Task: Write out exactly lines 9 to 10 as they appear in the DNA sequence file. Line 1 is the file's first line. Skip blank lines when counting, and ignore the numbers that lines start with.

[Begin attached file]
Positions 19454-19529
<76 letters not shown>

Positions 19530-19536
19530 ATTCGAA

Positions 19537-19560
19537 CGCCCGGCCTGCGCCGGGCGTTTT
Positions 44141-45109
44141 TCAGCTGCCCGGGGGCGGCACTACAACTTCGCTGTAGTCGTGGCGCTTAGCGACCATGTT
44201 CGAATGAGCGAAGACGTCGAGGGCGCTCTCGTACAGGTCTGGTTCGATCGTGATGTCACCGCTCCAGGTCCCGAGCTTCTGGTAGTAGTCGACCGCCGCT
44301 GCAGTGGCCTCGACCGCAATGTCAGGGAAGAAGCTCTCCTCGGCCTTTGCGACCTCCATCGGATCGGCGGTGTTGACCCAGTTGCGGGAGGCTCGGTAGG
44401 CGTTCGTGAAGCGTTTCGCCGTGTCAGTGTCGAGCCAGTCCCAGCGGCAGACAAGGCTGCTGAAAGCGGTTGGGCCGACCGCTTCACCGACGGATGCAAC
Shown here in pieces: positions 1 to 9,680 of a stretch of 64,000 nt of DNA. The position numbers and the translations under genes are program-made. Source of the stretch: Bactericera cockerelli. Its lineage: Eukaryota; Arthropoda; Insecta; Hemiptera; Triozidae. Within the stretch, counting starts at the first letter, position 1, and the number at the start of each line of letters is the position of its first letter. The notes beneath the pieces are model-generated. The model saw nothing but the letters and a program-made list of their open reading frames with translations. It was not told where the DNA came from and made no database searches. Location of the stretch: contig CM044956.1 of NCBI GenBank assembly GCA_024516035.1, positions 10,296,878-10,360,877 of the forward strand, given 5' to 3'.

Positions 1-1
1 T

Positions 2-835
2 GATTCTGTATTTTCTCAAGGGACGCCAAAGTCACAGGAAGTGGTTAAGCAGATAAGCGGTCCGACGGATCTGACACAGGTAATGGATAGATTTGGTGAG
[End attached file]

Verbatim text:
44201 CGAATGAGCGAAGACGTCGAGGGCGCTCTCGTACAGGTCTGGTTCGATCGTGATGTCACCGCTCCAGGTCCCGAGCTTCTGGTAGTAGTCGACCGCCGCT
44301 GCAGTGGCCTCGACCGCAATGTCAGGGAAGAAGCTCTCCTCGGCCTTTGCGACCTCCATCGGATCGGCGGTGTTGACCCAGTTGCGGGAGGCTCGGTAGG